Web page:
We Each Have an Ego Driver

Ryan Gottfredson

by Ryan Gottfredson

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Woman thinking

Through my learning about vertical development and my own vertical development journey, I have come to see, learn, and appreciate that everyone has an “Ego Driver,” sometimes referred to as our “shadow self.”

In this article, I want to share some things that I have learned about our Ego Driver.

In the next article, I am going to ask you, “Do you know your Ego Driver?” because what I have learned is that the degree to which we have awakened to and inspected our Ego Driver is revealing of our current vertical altitude.

Here are some things that I have learned about our Ego Driver, which I believe will help you fully understand what an Ego Driver is:

Our Ego Driver is an aspect of ourselves that most people are not conscious of

We all have personal needs. Our Ego Driver is intensely focused on ensuring our needs are fulfilled.

In the course of our life’s journey, we encounter situations where our needs are not met or are threatened. These situations feed our Ego Driver, and our Ego Driver hooks into our internal operating system, where it significantly influences how we think and operate.

For example, we all have a need to be seen and respected. If I had two unruly older brothers that caused my mother a lot of stress, my Ego Driver may cause me to operate as a “people pleaser” to help me to be seen and respected by my parents.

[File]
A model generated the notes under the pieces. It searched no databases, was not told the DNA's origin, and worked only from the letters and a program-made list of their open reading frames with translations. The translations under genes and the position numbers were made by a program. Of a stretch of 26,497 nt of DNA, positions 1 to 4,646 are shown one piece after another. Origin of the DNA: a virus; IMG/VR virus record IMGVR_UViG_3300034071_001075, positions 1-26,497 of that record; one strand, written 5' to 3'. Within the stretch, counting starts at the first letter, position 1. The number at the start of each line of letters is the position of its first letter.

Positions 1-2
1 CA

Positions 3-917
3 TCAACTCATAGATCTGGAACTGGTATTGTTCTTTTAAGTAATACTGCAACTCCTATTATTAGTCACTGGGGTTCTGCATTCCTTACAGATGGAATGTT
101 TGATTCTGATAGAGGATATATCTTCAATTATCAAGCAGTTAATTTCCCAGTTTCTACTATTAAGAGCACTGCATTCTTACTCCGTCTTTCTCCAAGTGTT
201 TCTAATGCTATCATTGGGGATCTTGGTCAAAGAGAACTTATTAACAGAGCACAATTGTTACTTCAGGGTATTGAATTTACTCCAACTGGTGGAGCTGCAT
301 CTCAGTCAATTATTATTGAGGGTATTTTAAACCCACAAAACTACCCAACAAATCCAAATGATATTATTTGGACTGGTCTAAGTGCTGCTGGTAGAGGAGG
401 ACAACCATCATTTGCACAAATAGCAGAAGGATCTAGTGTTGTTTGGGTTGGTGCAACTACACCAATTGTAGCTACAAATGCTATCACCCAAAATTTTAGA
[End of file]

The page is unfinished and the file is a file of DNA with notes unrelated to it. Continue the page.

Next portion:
If this is us, our actions of “people pleasing” feel natural and right to us. In engaging in these behaviors, we probably feel like we are self-directed and in control, and we don’t recognize that how we are operating is driven by our Ego Driver.

So, when we have a hard time sticking up for ourselves or exerting our own opinion, we see this as a personal flaw instead of a byproduct of our Ego Driver simply helping us to fulfill our needs of being seen and recognized.

Our Ego Driver is connected to our quick-thinking brain

We have a quick-thinking brain that utilizes our strongest neural connections. These strongest neural connections are the default way that we process information. When we react, we are relying upon our quick-thinking brain.

For example, when we see the letters S-E-X in a row, we immediately sound out that word, and our body immediately has certain feelings. Some people might have positive feelings, while others might have negative feelings. Again, our body engages in automatic reactions.

As another example, when we receive constructive criticism, our immediate reaction might be to get defensive. This is driven by our quick-thinking brain, which the Ego Driver is connected to. When we get defensive, that is evidence that our Ego Driver is stepping in to fulfill some sort of need (e.g., being respected, being valued, keeping a job).

We do have a slow-thinking brain. This brain requires intentionality. We have to turn it on.

For example, we might immediately get defensive when we receive constructive criticism, but we can intentionally bypass our quick-thinking brain (and Ego Driver), lower our defensiveness, and activate our slow-thinking brain to seek to learn and grow from the constructive criticism.